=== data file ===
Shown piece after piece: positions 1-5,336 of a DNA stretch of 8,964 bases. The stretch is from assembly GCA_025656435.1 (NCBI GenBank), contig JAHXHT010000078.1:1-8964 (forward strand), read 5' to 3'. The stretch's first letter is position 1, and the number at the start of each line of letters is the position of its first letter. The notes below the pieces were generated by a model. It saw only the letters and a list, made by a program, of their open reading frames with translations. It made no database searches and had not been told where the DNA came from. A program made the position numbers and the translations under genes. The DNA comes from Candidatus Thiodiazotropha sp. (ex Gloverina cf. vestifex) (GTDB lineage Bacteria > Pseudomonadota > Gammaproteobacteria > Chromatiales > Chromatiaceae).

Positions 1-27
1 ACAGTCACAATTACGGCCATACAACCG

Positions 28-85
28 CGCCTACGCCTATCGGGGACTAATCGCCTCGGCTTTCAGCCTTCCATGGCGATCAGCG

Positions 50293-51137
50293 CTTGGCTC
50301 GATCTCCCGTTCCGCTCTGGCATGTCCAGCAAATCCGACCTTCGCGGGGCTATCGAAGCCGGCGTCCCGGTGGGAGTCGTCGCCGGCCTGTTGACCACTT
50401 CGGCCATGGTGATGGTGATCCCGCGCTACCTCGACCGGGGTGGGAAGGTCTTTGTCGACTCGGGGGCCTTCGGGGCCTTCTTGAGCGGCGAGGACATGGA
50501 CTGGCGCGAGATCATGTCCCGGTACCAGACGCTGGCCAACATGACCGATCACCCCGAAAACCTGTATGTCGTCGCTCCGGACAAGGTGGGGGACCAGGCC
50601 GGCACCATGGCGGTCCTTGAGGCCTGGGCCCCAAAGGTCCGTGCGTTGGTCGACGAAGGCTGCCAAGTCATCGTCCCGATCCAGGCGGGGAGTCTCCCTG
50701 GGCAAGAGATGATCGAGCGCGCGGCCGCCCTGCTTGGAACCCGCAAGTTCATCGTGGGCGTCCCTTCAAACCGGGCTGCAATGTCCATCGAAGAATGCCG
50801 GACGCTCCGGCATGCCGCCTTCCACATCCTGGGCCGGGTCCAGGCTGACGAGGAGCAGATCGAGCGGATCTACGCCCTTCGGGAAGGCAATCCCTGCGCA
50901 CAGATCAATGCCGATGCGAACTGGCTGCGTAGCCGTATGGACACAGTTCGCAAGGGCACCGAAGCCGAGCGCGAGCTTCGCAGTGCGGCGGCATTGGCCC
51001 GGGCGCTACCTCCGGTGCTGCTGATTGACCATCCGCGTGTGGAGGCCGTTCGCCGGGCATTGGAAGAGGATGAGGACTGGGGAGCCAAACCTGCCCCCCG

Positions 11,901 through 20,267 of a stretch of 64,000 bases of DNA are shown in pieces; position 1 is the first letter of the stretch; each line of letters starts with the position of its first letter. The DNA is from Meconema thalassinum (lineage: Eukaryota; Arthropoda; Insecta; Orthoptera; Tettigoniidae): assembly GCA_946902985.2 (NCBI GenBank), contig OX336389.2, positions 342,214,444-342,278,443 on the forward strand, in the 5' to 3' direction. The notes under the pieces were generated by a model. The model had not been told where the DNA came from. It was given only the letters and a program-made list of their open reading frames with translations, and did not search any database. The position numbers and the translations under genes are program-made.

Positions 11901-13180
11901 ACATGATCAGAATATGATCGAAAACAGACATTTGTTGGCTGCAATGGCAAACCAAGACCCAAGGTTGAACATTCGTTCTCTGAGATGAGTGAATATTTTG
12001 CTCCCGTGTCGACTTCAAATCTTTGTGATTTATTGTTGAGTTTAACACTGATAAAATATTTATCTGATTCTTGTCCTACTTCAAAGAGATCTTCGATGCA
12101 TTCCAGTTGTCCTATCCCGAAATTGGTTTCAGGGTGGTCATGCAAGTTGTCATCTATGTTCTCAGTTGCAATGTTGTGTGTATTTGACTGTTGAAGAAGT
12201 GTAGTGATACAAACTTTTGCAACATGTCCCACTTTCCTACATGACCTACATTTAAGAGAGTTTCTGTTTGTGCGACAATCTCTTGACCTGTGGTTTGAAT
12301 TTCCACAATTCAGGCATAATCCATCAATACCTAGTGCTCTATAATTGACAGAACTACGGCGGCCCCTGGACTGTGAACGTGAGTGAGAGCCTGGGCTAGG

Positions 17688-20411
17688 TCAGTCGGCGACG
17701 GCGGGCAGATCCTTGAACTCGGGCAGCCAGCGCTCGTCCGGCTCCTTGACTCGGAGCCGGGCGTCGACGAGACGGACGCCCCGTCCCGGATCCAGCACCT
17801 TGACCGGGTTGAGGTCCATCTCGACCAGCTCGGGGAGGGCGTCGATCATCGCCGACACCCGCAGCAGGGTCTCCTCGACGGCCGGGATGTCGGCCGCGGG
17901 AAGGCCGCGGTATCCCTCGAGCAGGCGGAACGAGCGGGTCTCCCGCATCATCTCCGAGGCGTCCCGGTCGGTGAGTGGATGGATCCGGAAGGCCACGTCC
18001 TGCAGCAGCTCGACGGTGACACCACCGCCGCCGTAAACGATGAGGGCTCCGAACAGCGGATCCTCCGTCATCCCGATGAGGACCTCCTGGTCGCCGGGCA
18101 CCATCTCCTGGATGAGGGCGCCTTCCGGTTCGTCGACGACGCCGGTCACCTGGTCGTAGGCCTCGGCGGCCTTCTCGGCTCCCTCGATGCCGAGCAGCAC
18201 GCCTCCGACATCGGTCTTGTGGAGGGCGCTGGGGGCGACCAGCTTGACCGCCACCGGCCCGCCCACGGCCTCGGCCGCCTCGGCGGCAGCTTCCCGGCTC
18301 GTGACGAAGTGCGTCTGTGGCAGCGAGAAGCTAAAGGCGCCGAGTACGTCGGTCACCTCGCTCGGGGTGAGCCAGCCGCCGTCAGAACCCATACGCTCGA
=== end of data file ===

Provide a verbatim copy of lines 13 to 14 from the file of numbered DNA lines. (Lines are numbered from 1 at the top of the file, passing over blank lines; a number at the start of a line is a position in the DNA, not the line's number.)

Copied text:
50801 GACGCTCCGGCATGCCGCCTTCCACATCCTGGGCCGGGTCCAGGCTGACGAGGAGCAGATCGAGCGGATCTACGCCCTTCGGGAAGGCAATCCCTGCGCA
50901 CAGATCAATGCCGATGCGAACTGGCTGCGTAGCCGTATGGACACAGTTCGCAAGGGCACCGAAGCCGAGCGCGAGCTTCGCAGTGCGGCGGCATTGGCCC